A murder most fowl

The day did not break, it rather came out of hiding.  A slow and progressive lightening of the dark sky which  revealed the morning, and the misty cold rain that came down to  turn everything it touched to a dark and ugly brown.

I went out as I always do at chicken-thirty of a morning, to release everyone, and to put out feed and water.  I told my girls to stay in and stay dry, but do they listen?  NO!  After all they say,  “The bugs are juicier and more abundant out in the pasture.”

Fast forward about 4 hours…

The Guineas (aka: Weechoos) are going berserk, screaming and chattering so loudly I can hear them through the tightly closed windows.  I get up to go chastise them.  Two are strangely huddled against the fence while the one closest to me is running and jumping up on the fence by the window.  She is still screaming and looking at me, then to the other two.  Suddenly, a large shape separates itself from the fence line right above the two Weechoos farthest from me.  It is a hawk!

I stand there thinking I will never make it on time, but turn anyway to run out the door.   Grabbing the broom as I go I head out and begin calling to the chickens in the loudest voice.  I am hoping that the noise will scare away the hawk!  I think it’s working but go out into the pasture to be sure.

I find a handful of my girls and Topper bashing themselves against the chain link fence in blind terror to get back into the chicken yard.  I herd them all in  through the gate.  I keep calling but can’t see any of the rest of my flock.  Finally I see Grayson across the pasture and he is pressed up against the fence in the farthest corner from me.  Slowly I make out the forms of more chickens strung out along the fence line and frozen there.

I look about but do not see any evidence of the hawk, so I leave thinking I have done my job.  I go into the house and to the window.  At that moment I see little Tippy still on the other side of the pasture move, and the hawk is there in an instant!

Feathers fly and I am helpless to do anything for her!  When I am certain all is lost she breaks free and flies 400 feet across the field to get to safety!  I knew chickens could fly enough to get over the fence, but I had no idea that they could do that!

Again running for the door I scramble down the wet stairs in slippered feet, once again I go to the aid of my chickens!  I am yelling at the top of my voice HERE CHICK-CHICK-CHICK!  Repeating it over and over,  as I race to the gate to let them in.  Finally, Grayson makes a break for it and everyone follows his lead, they are running to get to me and I let them into the yard.  Amazingly, they all went directly into the chicken run … that is except for the Weechoos.  They are still outside screaming their wattles off over all the excitement.  I tempt them with scratch and they come in too.

Now I count chicken butts and find:  4 Barred Rocks, 4 Black Australorps, 7 Rhoad Island Reds, 2 Amerucanas, Grayson, Tippy and Topper.  All present and accounted for I tell myself.  Everyone settles down and begins scratching for the feed I scattered down.  I watch them eat paying particular attention to Tippy and Topper.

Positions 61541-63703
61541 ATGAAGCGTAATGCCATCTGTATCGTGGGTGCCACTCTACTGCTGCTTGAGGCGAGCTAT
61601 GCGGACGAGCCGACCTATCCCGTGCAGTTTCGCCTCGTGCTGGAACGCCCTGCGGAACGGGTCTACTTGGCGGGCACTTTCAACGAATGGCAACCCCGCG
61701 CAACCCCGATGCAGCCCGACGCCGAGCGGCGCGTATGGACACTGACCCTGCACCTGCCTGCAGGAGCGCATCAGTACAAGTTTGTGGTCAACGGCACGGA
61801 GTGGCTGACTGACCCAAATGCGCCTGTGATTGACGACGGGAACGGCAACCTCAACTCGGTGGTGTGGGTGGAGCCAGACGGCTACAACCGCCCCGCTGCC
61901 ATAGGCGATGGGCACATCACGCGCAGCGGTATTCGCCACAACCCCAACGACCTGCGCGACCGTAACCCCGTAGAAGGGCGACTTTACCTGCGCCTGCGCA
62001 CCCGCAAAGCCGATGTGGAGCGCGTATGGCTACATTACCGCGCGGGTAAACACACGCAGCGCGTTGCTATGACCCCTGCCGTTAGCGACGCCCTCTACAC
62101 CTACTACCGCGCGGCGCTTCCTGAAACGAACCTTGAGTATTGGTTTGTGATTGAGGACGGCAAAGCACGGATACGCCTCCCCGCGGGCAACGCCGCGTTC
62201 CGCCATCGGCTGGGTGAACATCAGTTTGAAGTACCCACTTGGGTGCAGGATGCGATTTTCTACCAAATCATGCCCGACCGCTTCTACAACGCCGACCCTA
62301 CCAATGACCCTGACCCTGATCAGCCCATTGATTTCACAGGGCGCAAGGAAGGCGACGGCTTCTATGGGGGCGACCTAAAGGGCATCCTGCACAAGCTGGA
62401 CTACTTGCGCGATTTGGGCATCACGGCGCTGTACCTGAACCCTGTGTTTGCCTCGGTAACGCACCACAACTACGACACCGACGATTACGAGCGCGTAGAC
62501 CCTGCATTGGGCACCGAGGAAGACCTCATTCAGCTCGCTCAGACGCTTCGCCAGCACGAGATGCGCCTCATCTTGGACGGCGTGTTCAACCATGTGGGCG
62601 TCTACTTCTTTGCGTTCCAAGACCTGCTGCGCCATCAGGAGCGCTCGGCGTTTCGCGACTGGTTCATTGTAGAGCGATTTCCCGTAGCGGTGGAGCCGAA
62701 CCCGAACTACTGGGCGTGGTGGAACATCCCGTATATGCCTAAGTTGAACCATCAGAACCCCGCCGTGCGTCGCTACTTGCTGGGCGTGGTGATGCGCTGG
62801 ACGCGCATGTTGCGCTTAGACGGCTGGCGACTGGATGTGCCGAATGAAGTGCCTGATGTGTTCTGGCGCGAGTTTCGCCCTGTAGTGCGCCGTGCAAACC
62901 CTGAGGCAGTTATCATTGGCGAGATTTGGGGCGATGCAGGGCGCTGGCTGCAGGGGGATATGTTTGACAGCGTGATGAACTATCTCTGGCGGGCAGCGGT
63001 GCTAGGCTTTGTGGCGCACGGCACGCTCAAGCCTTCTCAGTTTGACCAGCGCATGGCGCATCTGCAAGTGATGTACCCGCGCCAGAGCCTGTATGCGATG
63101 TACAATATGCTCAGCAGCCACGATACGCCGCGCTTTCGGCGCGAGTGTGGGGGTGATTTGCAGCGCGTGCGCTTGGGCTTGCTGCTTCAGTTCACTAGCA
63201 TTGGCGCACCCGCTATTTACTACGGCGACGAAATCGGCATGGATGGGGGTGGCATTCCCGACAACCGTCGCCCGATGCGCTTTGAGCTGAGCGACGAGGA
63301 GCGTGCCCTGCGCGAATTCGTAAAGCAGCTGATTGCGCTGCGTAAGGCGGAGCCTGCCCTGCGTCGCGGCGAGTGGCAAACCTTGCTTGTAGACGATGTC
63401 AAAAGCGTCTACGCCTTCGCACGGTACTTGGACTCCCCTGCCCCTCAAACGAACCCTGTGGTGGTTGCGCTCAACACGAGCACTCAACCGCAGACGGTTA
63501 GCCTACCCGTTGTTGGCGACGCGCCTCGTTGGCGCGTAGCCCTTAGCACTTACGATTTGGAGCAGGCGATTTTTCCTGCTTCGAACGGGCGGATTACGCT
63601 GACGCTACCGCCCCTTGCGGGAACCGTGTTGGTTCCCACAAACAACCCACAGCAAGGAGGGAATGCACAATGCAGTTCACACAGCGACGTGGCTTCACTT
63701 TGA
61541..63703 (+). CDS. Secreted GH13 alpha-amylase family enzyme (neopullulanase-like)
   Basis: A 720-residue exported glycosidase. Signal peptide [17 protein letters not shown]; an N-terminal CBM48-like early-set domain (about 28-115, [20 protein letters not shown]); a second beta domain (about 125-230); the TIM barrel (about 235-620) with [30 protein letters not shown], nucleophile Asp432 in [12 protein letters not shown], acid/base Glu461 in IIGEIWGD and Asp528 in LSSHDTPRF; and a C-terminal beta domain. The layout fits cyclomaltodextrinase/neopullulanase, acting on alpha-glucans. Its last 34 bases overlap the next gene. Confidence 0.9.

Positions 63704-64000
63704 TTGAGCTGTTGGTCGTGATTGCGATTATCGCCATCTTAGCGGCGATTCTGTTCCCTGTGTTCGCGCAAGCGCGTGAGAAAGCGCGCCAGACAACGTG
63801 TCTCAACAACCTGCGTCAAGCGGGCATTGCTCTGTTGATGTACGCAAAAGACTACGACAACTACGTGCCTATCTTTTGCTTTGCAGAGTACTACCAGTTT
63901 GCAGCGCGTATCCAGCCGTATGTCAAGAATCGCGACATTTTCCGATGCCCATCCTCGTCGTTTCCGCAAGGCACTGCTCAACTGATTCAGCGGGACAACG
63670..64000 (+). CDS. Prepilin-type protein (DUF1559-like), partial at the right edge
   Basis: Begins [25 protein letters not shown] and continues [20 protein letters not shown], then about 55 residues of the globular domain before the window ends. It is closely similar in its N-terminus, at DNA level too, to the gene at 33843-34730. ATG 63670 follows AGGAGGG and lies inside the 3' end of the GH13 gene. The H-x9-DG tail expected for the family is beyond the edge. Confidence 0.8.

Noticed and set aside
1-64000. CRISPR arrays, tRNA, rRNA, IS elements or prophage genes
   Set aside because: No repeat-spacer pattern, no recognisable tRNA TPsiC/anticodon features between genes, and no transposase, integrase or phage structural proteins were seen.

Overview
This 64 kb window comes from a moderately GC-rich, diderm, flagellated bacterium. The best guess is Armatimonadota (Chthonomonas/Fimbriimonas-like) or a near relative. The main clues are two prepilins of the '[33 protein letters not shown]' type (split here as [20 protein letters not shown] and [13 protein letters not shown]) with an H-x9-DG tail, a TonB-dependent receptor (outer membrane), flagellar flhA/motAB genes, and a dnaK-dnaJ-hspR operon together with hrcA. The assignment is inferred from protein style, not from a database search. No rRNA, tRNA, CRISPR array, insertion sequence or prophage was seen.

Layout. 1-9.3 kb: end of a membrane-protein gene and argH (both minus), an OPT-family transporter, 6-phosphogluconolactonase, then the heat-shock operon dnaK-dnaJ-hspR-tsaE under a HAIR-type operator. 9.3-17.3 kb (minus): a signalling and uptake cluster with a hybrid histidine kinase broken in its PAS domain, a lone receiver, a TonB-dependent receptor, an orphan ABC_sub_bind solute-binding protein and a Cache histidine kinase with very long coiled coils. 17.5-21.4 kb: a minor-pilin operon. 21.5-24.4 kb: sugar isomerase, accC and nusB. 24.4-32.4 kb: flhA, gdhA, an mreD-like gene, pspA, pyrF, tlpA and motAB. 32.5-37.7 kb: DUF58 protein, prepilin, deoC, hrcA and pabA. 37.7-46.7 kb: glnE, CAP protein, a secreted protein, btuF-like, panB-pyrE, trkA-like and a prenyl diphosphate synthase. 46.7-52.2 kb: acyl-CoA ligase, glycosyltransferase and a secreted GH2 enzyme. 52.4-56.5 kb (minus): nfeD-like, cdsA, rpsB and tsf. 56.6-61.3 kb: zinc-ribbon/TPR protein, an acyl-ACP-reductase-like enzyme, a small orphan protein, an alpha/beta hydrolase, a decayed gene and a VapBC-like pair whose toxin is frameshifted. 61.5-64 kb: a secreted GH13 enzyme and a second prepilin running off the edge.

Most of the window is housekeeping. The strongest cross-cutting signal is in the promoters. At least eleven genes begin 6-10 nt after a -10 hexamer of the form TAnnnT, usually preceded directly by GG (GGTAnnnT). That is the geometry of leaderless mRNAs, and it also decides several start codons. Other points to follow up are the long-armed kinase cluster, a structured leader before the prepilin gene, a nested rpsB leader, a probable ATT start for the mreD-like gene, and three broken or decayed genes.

They are battered and featherless on their backs.  Tippy’s poor tail is gone save one lone feather.  It is pathetic looking, but I tell myself they are OK and the feathers will grow again.

Again I return to the house.  Bringing my computer to the dining room table I sit down to write to you and the Weechoos go off again.  I look to see if somehow the hawk has managed to break in.  No, all is well, but they continue to scream.  Going from window to window I scour the trees,  and then I see it.

The hawk is sitting under the silkies hutch.  It has caught Momma Roo and it is too late.  I run to the door, chase the hawk away, and pick up her lifeless body.

Standing there I agonized over whether to let the hawk have its meal or dispose of her.  I think to myself, If I take her away then the hawk will come again tomorrow and simply take another of my girls. Then I think,  But if I leave it for the hawk, then I’ll simply be reinforcing that this is a meal station.

I carry her inside, wrap her in paper, and dispose of her.

The remaining silkys were in hiding, the youngest in the hutch, Kung Foo Roo in the incinerator, and Lady Roo was nowhere to be seen.  I finally found her frozen in terror behind the incinerator.  I picked her up to put her in the hutch and Kung Foo Roo came out of hiding and attacked me!  A valiant effort on his part, but I was not the enemy.  I understood and forgave his savage blows.

I would make four more trips out to the yard before dark to chase away that hawk.  He was simply not going to take “NO” for an answer, but I managed to keep him off of my Roo.  (I would have put him inside his hutch, but I just couldn’t catch him.)  Now, and for some time to come, I will simply have to keep my birds in their run.  No more letting them out to pasture.  I will have to build them a larger run, and a new one for the silkys too.

A sad day for us here on the Farmlet

The Culprit

How would you have handled this situation?